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Thursday, February 25, 2016

US Fascism i.e. Needlessly Picking On the Russian Bear

~ Putin:  'That is a very good impression of Mussolini but you're still a smug yet incompetent lightweight..'

If we were to say that the US is a fascist nation, what would be be talking about exactly?

For many, they hear the word 'fascism' and mistakenly confuse it with 'nazism' but that is not the case.

A 'Nazi-like' government is always going to be fascist BUT a 'fascist' government does not have to necessarily have all that racial/ethnic purity bullshit..

Fascism is the merger of government and private business into one entity where even if it appears they are separate, the government has the power or ability to dictate terms to private businesses large and small on how to run their affairs and make decisions in the best interests of the State vs their own...
To be clear, this is not the same as government passing an environmental or anti-discriminatory law and enforcing it so all comply..

All nations have this power and if they didn't, there'd be no point in government of any kind... 

A better example of why the US is a fascist nation is the following..

Russia wants to sell some bonds and President Obama who seems to have an irrational dislike toward Russia and Putin, isn’t happy about it.
Moscow is looking to issue “at least” $3 billion of foreign bonds in what amounts to the country’s first international issuance since the West imposed sanctions on The Kremlin in 2014 after the legal annexation of Crimea 

In addition, supposedly Russia’s alleged role in “destabilizing” backwards nation and NATO pawn Ukraine (because the religious-ethnic intolerant state was sooo very “stable” before).

Since the sanctions were imposed, relations between Moscow and Washington have only gotten more contentious and when Russia began flying combat missions from Latakia on September 30, 2015, it was trotted out as 'evidence' that Vladimir Putin is indeed determined to reassert Russian influence by sheer force.

Meanwhile, the Russian economy is in trouble. 
Russia isn’t in Brazil-like trouble but times are most assuredly tough. The ruble has plunged, inflation is running high, and collapsing crude threatens to weaken Moscow’s fiscal position.

You didn't think you were getting to drive your car at $1.85 a gal by accident did you?  Someone had to cause the destabilization of oil prices for global strategic purposes..    'Give me an O!  Give me a B!..  Give me an A!....'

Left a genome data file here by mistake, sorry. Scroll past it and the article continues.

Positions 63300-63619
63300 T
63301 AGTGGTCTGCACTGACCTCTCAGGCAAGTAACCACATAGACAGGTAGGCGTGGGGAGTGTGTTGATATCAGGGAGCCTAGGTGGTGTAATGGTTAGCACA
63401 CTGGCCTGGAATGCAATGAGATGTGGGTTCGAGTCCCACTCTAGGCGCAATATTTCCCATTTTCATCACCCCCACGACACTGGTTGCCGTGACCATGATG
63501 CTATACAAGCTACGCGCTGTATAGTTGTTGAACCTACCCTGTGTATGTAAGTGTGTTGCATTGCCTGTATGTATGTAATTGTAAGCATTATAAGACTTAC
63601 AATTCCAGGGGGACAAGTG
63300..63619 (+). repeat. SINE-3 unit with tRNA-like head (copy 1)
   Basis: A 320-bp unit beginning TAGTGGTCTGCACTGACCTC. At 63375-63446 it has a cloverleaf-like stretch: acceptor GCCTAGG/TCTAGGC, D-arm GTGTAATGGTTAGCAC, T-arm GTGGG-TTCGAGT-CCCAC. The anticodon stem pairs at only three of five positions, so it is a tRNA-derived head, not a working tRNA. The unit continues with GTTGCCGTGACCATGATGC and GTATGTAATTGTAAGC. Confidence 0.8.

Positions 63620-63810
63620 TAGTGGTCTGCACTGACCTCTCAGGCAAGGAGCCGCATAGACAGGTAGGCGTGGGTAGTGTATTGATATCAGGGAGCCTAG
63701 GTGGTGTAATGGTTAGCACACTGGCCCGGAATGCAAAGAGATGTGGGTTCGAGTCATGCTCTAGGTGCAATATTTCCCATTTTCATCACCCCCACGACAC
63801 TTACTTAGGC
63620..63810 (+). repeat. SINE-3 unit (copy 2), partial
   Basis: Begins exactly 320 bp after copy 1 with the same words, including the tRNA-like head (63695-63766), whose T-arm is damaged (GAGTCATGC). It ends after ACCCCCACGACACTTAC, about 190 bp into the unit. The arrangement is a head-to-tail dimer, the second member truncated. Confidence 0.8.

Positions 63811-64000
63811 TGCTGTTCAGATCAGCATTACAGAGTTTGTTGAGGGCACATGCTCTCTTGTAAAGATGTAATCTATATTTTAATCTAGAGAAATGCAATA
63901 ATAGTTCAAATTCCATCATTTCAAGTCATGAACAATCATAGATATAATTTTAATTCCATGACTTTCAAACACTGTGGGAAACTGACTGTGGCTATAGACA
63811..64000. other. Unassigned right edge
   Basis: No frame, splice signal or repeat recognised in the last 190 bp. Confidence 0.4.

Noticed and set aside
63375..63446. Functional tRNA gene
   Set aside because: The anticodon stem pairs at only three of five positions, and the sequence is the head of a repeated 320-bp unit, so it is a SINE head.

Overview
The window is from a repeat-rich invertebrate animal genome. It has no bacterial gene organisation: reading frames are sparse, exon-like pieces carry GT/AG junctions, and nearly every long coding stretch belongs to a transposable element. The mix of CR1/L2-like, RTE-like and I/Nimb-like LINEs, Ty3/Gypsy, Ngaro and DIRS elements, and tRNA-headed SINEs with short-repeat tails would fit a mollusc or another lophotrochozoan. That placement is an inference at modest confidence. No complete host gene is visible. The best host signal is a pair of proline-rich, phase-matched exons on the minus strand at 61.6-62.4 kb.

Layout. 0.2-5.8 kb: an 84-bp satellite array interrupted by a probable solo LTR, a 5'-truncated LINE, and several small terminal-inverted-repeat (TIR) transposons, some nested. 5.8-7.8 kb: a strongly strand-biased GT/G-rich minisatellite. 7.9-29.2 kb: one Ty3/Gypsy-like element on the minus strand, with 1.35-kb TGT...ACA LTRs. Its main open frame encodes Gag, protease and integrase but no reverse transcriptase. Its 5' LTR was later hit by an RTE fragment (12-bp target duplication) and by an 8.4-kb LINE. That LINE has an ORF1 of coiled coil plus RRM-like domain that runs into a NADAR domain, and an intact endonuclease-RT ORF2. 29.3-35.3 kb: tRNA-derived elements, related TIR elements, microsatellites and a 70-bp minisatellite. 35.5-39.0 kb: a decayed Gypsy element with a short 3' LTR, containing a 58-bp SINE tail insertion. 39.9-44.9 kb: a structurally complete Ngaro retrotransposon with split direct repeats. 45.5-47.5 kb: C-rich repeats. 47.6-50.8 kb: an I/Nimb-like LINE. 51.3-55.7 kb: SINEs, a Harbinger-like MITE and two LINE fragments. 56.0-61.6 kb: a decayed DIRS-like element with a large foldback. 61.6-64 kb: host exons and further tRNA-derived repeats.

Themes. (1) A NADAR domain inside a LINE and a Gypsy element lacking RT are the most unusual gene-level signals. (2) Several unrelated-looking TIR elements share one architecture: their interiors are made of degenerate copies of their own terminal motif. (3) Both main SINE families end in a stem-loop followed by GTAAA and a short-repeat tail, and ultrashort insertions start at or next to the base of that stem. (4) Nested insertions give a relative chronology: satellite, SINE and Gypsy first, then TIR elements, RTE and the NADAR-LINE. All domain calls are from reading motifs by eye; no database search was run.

All of that is just fine with Washington and its European allies who attribute a large part of the malaise to sanctions even though slumping crude probably plays a larger role.

So it is against this backdrop that Russia is set to sell $3 billion in debt and officials in the State Department and the Treasury are out warning US banks not to underwrite the deal. 
From WSJ:

“The U.S. government has warned some top U.S. banks not to bid on a potentially lucrative but politically risky Russian bond deal, saying it would undermine international sanctions on Moscow.. The rules don’t explicitly prohibit banks from pursuing the business, but U.S. State Department officials hold the view that helping finance Russia would run counter to American foreign policy.”

Russia has invited BofA, Citi, Goldman, JPMorgan, and Morgan Stanley to bid on the business, but Washington’s threats have left the Street in a rather tenuous position - Do the banks do what is best for their privately owned businesses or obey government?

In response to banks’ inquiries as to whether they are allowed to participate, John Kerry’s State Department said this: “It is essential that private companies—in the U.S., EU and around the world—understand that Russia will remain a high-risk market so long as its actions to destabilize Ukraine continue. [There will be] reputational risks of returning to business as usual with Russia.”
By warning of "reputational risks" it certainly appears as though Washington is threatening to ostracize banks that help to arrange deals for the Russian government. 

As Moscow's foreign ministry spokeswoman Maria Zakharova accurately put it: "The US is trying to intimidate banks on our bonds."

The US not only can sanction whoever they want for whatever reason they wish but turn the thumbscrews to prevent private enterprise from entering business relationships with Russia

The US sure didn't mind all the corporations such as General Electric who had private contracts with Iran for most of the last 15 years while the position of government for most of that time was to issue sanctions.
And yet Russia is to be treated differently..

You'd think there were some assholes in our government including one who sits in the Oval Office who longed for the treasury-draining Cold War days to return!

We're also not entirely sure why the federal government feels like it has the right to dictate with whom private enterprises can do business. 

Besides, if impotently weak John Kerry is really interested in curtailing the financial activities of evil, soulless nefarious actors, he should be warning the Russians not to do business with Wall Street 

Bankers, traders and Investors are much more dangerous than Putin.